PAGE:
Conflicts during Lockdown?
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Conflicts During Lockdown?

It has been over a year and counting since India went into lockdown. For all, this has been an unexpected change, some like it but most struggle with being confined to their homes. Working from home, sharing space with family/friends with no escape, and having no choice in the matter is a recipe for frustration and misdirected anger. The fear for one’s own health and safety combined with the uncertainty of the future often acts as fuel to the fire. Feelings like fear, stress, frustration, and helplessness float around catalysing interpersonal conflict.

Therefore, it is important to equip yourself with different ways to handle conflict.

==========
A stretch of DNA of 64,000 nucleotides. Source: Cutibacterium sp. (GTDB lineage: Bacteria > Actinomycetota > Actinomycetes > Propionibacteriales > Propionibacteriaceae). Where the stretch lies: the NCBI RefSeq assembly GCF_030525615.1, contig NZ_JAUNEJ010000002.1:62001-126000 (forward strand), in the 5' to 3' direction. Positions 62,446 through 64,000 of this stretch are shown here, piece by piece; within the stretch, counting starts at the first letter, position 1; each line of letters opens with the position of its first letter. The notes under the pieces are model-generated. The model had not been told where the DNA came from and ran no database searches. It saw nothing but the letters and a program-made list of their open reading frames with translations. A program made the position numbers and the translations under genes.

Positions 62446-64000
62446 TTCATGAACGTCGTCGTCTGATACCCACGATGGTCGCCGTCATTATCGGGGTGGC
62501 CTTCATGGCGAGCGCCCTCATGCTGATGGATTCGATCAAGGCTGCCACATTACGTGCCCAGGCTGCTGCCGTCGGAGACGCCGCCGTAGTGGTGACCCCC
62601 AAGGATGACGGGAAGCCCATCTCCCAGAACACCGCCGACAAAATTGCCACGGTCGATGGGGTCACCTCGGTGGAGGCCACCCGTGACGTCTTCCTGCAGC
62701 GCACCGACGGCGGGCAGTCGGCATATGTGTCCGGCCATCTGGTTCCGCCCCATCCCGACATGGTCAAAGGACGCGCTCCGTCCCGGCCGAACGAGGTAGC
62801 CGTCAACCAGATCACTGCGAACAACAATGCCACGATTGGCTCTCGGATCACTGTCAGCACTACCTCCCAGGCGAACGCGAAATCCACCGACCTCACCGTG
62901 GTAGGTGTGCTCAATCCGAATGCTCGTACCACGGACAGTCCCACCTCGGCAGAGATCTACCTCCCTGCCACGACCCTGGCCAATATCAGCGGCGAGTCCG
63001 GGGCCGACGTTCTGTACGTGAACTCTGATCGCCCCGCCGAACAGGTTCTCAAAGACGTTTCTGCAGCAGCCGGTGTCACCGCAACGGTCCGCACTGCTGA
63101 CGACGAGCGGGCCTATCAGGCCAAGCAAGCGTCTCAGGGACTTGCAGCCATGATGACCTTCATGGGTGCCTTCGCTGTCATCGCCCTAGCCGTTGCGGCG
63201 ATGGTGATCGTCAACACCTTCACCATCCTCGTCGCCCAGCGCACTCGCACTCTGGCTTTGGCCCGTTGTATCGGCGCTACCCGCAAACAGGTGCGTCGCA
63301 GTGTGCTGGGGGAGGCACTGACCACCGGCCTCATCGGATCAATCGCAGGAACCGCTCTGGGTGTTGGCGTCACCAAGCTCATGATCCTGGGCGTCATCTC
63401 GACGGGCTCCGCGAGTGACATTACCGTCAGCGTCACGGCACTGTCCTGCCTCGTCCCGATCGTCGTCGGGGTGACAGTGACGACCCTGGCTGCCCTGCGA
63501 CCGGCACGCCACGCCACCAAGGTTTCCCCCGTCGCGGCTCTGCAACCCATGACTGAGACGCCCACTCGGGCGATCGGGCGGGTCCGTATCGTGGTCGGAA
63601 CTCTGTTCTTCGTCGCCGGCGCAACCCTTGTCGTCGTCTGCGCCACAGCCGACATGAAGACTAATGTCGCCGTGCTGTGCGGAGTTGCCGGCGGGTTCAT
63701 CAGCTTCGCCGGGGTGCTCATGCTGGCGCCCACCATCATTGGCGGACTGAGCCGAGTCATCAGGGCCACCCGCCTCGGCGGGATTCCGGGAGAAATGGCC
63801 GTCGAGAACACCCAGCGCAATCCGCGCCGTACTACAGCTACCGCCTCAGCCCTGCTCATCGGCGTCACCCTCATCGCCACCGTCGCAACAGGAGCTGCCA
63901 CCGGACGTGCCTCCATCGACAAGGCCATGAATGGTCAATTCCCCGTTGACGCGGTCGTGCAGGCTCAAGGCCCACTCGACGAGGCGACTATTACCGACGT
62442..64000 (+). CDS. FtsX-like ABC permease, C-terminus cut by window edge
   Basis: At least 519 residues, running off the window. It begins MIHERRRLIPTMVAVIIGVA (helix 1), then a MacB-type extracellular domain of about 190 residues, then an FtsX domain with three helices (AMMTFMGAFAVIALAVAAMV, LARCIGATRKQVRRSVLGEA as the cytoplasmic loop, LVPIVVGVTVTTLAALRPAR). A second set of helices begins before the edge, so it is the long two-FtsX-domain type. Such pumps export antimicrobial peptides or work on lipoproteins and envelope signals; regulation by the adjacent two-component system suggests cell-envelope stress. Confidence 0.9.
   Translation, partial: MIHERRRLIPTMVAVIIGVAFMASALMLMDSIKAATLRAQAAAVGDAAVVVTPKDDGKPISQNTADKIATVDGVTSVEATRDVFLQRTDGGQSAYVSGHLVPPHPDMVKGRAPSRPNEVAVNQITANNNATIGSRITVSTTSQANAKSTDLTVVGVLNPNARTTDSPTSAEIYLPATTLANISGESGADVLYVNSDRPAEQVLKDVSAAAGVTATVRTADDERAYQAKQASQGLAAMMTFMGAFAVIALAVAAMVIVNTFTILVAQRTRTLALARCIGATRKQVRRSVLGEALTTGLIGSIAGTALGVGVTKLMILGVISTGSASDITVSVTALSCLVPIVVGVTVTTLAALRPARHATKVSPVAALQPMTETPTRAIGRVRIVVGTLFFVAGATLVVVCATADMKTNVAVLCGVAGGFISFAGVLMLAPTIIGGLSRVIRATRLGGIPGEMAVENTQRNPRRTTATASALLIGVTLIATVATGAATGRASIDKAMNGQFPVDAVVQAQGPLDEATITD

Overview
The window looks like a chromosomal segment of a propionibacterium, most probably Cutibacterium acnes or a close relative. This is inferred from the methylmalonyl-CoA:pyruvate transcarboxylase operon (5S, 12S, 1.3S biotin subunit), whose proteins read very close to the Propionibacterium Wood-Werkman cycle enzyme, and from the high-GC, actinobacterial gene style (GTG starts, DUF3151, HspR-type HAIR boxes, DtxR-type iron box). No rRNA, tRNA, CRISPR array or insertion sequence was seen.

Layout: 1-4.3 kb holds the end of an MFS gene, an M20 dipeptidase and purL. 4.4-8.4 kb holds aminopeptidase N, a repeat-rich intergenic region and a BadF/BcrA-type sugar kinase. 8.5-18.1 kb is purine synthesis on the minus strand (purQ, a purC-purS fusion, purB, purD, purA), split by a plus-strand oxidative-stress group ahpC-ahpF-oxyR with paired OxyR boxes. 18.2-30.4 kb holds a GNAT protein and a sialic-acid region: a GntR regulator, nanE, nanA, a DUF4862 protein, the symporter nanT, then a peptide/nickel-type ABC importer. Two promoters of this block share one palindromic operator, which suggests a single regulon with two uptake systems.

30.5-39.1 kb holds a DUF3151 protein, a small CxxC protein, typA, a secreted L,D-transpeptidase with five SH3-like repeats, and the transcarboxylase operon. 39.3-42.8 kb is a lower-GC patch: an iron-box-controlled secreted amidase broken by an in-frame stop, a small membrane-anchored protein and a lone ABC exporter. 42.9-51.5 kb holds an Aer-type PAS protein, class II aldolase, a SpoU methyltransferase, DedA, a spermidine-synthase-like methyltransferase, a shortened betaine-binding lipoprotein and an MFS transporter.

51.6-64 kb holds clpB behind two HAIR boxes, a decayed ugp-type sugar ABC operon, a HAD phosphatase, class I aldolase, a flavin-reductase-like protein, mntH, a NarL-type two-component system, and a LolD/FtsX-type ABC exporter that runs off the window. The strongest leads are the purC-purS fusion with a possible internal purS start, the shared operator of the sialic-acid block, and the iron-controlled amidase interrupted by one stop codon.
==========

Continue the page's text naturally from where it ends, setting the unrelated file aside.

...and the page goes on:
There are three main styles of dealing with a conflict: avoidance, diffusion, or confrontation. Turning on the TV rather than discussing an argument is a form of avoidance. Approaching each other and discussing what is bothering someone is diffusion. Engaging in name-calling or shouting matches are examples of confrontation.
We are going to discuss common strategies of conflict diffusion that one can use in various situations, but can also apply to conflicts that arise during this lockdown period, now that it has been extended further.

Avoiding is a type of strategy where one ignores the conflict because the consequence of bringing up the conflict is more negative than positive. It might seem like the least intuitive choice, but it is the only choice that a person may have in an unsafe environment.